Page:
• If an assignment is required, applications must be assigned to be granted a token. Even if it is assigned to the application, no users will be able to sign in if this option is set to No. For this application, no tokens are given out.
  • Users could log in using the homepage URL if they created the application expressly for themselves. For instance, when the application is chosen on the My Apps interface, the URL is launched. If the application is from the Azure AD Gallery, you can go to this URL to find out more about it or its vendor. You cannot change the homepage URL within enterprise apps, but you need to change the application object’s URL.
  • The Application ID in your directory is a special identification for the application. You can use this application ID to contact Microsoft Support at any time. You can also use the identification with the Microsoft Graph PowerShell SDK or the Microsoft Graph APIs to perform actions.
  • The main service object connected to the enterprise application has a special identification number called an object ID. This identification may be helpful when utilizing PowerShell or other programmatic interfaces to perform management actions against this application. It is different from the application object’s identification.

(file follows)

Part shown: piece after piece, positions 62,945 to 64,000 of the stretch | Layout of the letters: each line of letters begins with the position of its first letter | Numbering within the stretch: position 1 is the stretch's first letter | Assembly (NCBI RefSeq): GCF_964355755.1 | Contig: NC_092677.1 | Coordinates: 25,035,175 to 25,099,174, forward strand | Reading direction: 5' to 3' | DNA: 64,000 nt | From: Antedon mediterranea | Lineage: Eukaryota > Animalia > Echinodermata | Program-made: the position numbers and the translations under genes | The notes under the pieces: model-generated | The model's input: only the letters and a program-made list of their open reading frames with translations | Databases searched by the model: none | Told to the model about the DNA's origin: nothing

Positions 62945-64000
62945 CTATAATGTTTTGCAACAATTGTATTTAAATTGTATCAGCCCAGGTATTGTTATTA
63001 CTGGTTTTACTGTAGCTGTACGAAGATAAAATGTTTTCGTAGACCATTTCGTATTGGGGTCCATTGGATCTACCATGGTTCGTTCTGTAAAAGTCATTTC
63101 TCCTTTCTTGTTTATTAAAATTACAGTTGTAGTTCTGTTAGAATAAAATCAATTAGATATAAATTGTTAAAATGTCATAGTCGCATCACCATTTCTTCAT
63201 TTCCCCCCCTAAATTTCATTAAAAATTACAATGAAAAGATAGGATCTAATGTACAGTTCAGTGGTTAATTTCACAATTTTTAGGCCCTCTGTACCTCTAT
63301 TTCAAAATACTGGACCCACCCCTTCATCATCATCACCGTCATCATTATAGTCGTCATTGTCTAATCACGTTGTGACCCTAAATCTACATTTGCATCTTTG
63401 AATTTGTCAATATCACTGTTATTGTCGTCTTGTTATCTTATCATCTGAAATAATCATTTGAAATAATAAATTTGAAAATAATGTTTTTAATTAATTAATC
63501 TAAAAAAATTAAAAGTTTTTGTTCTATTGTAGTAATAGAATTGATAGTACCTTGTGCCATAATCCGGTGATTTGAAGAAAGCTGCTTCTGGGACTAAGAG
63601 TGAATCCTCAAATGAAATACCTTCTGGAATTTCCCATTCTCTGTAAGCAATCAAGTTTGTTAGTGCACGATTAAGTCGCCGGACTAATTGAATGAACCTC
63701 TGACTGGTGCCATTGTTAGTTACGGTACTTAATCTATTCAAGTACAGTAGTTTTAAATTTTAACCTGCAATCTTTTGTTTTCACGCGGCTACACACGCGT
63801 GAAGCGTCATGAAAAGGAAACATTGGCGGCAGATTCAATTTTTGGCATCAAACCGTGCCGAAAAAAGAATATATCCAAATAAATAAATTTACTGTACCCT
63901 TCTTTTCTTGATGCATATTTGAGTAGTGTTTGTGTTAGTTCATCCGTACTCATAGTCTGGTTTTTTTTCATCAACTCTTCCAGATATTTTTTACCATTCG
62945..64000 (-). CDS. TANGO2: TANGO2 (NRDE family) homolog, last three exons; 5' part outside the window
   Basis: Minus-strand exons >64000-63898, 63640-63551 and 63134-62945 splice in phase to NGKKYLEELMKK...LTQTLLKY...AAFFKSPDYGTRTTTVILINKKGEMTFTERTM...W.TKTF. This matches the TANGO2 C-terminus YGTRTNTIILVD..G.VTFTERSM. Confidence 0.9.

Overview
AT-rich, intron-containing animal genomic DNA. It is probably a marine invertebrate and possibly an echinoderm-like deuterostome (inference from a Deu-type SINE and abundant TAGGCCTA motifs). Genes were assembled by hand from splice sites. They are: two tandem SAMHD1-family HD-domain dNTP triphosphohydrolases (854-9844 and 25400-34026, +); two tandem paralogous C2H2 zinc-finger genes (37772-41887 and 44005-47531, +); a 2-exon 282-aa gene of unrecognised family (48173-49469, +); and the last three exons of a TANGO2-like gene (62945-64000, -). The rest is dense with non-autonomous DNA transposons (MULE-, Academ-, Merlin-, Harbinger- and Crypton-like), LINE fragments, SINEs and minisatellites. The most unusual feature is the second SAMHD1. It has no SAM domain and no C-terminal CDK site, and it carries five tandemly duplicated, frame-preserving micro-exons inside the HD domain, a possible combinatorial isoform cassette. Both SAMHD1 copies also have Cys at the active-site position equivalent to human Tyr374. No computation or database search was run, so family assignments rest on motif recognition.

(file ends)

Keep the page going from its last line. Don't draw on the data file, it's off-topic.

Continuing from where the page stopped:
• The identifier serves to change data for the application’s local instance, including assigning users and groups to the application. You also update the enterprise application’s properties with the identification, and you can do a single sign on configuration with it.

How to Add an Enterprise Application to Your Azure AD Tenant

You need an Azure AD user account to add an enterprise application to your Azure AD tenant. You can open a free account if you don’t already have one, and you’ll also need one of the following roles: Global Administrator, Cloud Application Administrator, or Application Administrator.

The following are the steps to follow;

  1. Sign in to the Azure Active Directory Admin Center using one of the required roles. Choose Enterprise applications from the left menu. The ”All applications” tab appears, displaying a list of the apps in your Azure AD tenant.

2. Select New Application from the Enterprise applications pane. The Browse Azure AD Gallery pane displays tiles for cloud platforms, on premises, and featured applications.

3. The Featured applications section includes icons that indicate whether or not the applications support federated single sign on (SSO) and provisioning. Find and select the application.

4. Finally, you must enter a name that you will use to identify the instance of the application — “Azure AD SAML Toolkit 1,” for example. Then choose “Create.”